The word "amine" is derived from ammonia, and the class of compounds known as amines therefore are commonly named as substituted ammonias. In this system, primary amines (\(RNH_2\)), having only one substituent on nitrogen, are named with the substituent as a prefix. More systematic nomenclature appends -amine to the longest chain, as for alcohols:
Secondary (\(R_2NH\)) and tertiary amines (\(R_3N\)), which have two and three substituents on nitrogen, commonly are named as N-substituted amines. As for substituted amides, N is included to indicate that the substituent is on the nitrogen atom unless there is no ambiguity as to where the substituent is located. Systematic nomenclature of secondary and tertiary amines is related to the systematic ether nomenclature discussed in Section 7-3:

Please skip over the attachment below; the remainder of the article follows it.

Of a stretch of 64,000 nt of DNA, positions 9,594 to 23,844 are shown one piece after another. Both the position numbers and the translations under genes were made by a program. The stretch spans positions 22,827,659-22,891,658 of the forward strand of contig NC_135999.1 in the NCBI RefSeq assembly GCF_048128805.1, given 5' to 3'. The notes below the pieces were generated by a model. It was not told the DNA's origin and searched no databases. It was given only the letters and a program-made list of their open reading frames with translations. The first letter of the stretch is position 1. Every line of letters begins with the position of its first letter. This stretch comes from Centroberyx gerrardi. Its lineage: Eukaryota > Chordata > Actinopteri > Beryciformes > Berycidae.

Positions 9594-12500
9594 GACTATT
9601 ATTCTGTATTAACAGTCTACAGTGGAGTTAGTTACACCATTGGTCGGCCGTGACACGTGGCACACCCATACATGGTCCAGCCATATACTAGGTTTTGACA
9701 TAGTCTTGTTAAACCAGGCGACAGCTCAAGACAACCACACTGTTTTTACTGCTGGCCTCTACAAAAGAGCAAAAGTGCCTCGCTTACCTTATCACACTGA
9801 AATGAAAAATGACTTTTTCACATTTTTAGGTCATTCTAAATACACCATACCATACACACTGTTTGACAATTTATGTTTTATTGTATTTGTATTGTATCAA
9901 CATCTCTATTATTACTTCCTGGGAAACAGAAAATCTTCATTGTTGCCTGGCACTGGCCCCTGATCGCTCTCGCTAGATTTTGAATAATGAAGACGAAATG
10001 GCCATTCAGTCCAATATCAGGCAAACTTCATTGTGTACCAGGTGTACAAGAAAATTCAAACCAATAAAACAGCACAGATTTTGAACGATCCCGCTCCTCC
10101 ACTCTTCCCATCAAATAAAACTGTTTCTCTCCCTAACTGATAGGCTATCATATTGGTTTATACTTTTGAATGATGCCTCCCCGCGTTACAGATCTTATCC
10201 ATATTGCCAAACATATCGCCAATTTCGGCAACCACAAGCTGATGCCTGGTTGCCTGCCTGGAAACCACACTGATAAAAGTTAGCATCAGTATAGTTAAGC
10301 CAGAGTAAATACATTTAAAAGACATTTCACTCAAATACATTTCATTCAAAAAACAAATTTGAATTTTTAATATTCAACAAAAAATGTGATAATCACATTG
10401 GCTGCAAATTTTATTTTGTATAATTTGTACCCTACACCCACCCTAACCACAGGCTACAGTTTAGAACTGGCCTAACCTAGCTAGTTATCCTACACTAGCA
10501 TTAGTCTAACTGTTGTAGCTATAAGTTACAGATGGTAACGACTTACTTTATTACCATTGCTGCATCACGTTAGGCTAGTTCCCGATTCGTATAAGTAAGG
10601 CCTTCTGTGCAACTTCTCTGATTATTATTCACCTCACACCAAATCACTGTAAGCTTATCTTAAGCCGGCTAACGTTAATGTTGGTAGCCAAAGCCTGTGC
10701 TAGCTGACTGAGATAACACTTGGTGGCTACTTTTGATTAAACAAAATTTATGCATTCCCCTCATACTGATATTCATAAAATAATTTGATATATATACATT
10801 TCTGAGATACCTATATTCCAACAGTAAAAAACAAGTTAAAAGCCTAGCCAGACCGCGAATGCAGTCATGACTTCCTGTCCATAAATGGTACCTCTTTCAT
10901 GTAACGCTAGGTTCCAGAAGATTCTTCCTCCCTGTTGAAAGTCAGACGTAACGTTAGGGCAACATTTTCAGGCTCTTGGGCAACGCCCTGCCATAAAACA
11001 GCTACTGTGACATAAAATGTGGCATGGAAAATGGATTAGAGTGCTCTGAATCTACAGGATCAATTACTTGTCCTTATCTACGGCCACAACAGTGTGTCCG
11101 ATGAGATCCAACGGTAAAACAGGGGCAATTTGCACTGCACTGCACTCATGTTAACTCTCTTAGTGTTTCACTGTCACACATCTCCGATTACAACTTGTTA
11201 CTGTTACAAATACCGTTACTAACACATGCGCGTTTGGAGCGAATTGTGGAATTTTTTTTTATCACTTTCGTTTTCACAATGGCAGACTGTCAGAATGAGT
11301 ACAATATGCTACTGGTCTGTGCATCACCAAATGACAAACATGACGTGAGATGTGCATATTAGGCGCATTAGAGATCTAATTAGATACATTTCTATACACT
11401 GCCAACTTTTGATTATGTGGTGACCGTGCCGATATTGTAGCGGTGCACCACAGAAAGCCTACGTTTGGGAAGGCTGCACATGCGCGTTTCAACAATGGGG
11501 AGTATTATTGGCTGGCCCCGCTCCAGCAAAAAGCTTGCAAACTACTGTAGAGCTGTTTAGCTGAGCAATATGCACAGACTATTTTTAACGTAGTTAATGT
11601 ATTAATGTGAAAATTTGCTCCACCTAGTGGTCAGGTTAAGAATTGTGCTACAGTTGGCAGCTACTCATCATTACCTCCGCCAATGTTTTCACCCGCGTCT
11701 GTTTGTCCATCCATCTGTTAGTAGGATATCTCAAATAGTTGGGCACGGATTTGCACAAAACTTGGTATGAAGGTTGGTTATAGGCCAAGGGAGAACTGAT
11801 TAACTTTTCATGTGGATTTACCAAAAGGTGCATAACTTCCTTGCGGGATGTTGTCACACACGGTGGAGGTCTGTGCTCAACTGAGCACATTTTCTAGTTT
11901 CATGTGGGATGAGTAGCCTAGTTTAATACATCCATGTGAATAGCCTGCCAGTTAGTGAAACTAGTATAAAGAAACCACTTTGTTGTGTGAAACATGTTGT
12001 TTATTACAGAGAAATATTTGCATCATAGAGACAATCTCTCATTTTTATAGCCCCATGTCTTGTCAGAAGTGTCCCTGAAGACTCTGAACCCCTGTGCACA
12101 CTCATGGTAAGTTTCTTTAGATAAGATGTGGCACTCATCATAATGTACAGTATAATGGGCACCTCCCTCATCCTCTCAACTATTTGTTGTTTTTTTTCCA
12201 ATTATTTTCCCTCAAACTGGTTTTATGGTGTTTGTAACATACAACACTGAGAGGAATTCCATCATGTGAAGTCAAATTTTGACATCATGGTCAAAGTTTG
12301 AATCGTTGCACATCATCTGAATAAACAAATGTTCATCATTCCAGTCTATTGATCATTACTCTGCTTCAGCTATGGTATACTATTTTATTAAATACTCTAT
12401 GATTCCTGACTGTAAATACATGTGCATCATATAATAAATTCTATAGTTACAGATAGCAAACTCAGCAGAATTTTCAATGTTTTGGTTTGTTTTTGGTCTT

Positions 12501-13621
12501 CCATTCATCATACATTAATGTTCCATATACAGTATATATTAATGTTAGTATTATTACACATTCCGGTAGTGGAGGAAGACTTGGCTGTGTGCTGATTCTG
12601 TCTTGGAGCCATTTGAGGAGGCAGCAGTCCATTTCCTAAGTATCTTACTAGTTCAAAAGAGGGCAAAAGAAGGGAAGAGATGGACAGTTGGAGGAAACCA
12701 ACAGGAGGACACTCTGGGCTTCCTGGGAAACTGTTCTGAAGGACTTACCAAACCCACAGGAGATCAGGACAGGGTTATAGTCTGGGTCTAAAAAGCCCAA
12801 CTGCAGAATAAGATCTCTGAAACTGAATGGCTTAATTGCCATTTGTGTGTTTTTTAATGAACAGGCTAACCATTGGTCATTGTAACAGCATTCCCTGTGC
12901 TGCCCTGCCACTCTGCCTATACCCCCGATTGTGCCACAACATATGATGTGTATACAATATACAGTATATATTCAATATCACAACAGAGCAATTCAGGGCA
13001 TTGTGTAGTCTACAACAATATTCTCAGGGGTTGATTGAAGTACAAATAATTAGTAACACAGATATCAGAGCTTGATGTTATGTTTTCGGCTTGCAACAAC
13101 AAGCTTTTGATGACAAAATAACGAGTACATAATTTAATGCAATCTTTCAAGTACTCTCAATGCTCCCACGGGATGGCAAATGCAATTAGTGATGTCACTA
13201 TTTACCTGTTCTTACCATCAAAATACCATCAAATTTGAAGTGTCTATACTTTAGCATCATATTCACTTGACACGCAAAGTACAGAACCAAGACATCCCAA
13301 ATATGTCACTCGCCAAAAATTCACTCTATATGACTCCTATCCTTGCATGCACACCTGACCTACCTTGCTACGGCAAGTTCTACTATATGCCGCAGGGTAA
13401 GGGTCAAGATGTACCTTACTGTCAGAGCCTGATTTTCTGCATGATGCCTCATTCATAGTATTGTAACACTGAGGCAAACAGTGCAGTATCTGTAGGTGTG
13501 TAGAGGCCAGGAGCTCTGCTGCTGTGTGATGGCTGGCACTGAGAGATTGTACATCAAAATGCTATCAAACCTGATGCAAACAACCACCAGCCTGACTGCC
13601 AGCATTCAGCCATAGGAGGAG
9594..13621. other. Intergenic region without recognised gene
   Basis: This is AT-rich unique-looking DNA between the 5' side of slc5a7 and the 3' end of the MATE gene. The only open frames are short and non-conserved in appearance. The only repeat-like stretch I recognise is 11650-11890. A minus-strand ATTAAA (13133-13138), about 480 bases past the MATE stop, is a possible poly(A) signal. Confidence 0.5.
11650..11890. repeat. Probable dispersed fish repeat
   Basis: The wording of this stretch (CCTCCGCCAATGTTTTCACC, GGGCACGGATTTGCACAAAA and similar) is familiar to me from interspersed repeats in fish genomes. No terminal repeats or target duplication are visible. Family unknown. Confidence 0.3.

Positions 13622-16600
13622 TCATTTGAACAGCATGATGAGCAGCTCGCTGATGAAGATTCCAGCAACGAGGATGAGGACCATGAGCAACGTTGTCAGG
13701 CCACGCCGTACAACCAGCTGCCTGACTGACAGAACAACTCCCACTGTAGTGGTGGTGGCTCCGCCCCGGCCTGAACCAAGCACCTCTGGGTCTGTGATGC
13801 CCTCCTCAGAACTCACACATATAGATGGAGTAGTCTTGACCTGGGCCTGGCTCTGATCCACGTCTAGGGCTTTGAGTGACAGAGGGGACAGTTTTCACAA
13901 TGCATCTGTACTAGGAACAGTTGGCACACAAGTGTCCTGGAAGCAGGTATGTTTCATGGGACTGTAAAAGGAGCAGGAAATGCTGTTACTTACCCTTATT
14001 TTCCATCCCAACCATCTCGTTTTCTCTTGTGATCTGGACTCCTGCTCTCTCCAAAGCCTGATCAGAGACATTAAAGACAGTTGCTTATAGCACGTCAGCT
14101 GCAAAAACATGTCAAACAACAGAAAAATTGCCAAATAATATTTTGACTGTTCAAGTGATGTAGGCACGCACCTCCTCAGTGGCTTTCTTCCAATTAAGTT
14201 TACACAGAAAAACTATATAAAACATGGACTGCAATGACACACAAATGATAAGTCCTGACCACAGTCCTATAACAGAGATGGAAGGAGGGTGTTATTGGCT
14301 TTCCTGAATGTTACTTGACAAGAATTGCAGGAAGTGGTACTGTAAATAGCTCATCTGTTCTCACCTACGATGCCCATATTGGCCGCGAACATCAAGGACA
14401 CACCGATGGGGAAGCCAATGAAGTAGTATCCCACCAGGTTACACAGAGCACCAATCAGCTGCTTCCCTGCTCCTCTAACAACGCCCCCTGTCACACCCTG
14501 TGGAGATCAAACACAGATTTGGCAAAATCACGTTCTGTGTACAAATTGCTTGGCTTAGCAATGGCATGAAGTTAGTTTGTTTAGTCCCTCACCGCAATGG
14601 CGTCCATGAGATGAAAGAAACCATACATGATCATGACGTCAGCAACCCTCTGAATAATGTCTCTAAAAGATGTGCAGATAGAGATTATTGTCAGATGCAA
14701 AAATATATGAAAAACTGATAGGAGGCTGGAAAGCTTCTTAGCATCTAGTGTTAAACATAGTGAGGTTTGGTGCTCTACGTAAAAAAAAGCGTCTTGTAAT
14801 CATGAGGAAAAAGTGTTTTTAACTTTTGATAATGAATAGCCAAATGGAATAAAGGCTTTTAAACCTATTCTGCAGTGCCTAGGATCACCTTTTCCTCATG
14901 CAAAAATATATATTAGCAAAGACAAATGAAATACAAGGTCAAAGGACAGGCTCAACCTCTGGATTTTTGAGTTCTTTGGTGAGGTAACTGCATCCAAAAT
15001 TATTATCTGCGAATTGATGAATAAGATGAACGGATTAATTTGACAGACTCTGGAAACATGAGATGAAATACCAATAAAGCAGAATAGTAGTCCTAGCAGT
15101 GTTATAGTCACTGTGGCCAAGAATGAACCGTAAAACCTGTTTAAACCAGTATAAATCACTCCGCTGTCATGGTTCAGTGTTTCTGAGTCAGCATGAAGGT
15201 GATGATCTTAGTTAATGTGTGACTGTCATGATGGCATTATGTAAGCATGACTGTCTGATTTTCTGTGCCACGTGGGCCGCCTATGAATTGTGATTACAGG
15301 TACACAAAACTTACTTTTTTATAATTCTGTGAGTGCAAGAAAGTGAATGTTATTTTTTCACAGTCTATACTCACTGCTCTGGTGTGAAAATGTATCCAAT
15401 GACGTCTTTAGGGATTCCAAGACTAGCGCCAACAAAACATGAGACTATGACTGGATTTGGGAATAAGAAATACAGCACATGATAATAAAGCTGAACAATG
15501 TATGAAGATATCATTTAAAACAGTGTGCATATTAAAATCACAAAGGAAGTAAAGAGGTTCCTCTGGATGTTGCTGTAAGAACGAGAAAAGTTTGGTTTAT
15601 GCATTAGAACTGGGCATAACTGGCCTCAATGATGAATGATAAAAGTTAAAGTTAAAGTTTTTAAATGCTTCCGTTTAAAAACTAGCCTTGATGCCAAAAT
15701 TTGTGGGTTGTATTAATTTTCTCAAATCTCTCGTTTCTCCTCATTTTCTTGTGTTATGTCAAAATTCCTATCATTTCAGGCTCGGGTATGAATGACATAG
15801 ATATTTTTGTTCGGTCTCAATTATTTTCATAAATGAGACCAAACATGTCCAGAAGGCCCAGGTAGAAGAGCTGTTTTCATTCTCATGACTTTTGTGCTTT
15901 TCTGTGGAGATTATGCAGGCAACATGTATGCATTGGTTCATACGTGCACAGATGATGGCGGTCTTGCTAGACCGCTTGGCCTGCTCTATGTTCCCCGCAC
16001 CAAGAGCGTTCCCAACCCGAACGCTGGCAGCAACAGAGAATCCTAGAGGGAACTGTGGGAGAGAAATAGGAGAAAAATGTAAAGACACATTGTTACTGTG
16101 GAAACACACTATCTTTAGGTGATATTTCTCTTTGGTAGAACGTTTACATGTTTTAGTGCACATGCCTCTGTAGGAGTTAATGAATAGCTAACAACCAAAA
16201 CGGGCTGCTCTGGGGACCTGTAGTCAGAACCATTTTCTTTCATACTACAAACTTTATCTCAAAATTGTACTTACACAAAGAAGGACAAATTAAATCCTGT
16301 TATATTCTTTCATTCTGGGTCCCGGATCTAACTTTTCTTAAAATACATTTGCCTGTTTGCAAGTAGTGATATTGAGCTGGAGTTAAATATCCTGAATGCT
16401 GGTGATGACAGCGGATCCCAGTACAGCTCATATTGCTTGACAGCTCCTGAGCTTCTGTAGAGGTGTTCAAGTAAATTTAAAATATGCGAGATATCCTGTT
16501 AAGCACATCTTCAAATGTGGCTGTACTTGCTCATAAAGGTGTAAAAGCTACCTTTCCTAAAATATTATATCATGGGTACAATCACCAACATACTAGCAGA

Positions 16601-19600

As a substituent, the \(-NH_2\) group is called amino. N-Substituted amino groups are named accordingly:
\(^1\)Alphabetical order puts chloro- ahead of chloroethyl-.
Contributors and Attributions
John D. Robert and Marjorie C. Caserio (1977) Basic Principles of Organic Chemistry, second edition. W. A. Benjamin, Inc. , Menlo Park, CA. ISBN 0-8053-8329-8. This content is copyrighted under the following conditions, "You are granted permission for individual, educational, research and non-commercial reproduction, distribution, display and performance of this work in any format."